VR actively fools two of your senses - sight and sound - into believing that you're experiencing a new world. Motion control does the exact opposite, forcing you to acknowledge that you're playing something, forcing you to compensate for technological inadequacies, and forcing you into situation where it's impossible to suspend your disbelief. Children embrace the novelty far more easily, and with greater patience, because they're able to meet the technology halfway. But even then, as with the poor kid playing Star Wars Kinect at Gamescom last year, sometimes even the most imaginative folks reach a threshold where they stamp their little feet and wander off to play with something that won't impede their imagination with broken mechanics.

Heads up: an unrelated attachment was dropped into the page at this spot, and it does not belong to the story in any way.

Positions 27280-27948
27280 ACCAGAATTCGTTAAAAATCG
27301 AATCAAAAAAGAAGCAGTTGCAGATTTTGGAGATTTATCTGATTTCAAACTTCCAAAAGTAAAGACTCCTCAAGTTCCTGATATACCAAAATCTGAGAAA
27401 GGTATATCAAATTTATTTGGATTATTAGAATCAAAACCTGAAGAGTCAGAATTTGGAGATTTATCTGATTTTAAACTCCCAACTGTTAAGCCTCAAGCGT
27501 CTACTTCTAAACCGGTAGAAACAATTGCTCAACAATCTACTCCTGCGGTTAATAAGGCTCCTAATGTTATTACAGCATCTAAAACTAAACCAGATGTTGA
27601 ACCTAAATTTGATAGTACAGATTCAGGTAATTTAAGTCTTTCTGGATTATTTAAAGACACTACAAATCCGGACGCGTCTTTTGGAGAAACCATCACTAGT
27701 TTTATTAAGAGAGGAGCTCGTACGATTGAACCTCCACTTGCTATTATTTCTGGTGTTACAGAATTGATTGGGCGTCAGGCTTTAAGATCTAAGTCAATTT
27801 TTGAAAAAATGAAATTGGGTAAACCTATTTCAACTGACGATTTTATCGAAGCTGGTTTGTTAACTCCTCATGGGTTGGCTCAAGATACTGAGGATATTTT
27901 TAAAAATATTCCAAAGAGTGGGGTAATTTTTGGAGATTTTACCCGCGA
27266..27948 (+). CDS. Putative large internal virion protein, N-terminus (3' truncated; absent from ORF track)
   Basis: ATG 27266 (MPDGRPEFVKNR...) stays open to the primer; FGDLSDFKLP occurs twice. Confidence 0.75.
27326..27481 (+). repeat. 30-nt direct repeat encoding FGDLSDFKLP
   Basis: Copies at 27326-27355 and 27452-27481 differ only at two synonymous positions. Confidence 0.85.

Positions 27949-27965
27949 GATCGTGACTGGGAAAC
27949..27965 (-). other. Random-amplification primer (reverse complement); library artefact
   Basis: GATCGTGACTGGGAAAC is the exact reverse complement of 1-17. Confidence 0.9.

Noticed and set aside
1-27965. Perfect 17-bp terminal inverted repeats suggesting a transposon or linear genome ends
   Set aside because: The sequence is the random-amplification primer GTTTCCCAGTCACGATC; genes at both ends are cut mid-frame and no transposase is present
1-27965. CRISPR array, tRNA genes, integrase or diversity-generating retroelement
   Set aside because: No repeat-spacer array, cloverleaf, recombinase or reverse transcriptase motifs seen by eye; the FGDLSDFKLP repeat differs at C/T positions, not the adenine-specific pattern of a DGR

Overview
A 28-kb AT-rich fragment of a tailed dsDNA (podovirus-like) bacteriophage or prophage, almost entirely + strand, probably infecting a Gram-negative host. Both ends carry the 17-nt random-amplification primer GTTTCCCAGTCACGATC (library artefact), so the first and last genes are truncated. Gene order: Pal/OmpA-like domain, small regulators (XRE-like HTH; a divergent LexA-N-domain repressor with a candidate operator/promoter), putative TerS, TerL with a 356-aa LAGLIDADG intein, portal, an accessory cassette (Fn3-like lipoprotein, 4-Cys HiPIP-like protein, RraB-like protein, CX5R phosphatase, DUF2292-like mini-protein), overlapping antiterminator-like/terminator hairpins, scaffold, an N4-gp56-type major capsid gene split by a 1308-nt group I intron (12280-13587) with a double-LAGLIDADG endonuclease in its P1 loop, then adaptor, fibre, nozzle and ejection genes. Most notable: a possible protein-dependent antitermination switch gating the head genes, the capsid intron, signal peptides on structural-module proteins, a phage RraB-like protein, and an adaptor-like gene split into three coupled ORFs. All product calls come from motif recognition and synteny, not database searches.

As a supplemental device, Kinect might have merit. But again, its usually quicker to press a button. I'm still yet to find a game where the "Better with Kinect" slogan actually bears true. I'll try the novelty once, maybe twice out of appreciation and think "that's pretty cool", and then I'll get on with my life and go back to playing games the way I always have as if those features weren't there. Why? Because they go beyond being superfluous and become distractions, because they break my flow and extend the distance between thought and execution. Controllers give me goals, assuring me that if I can improve, the gap between thought and execution will draw ever smaller. I can do something about that - I can learn, I can practice, I can progress. I can't do anything about Kinect.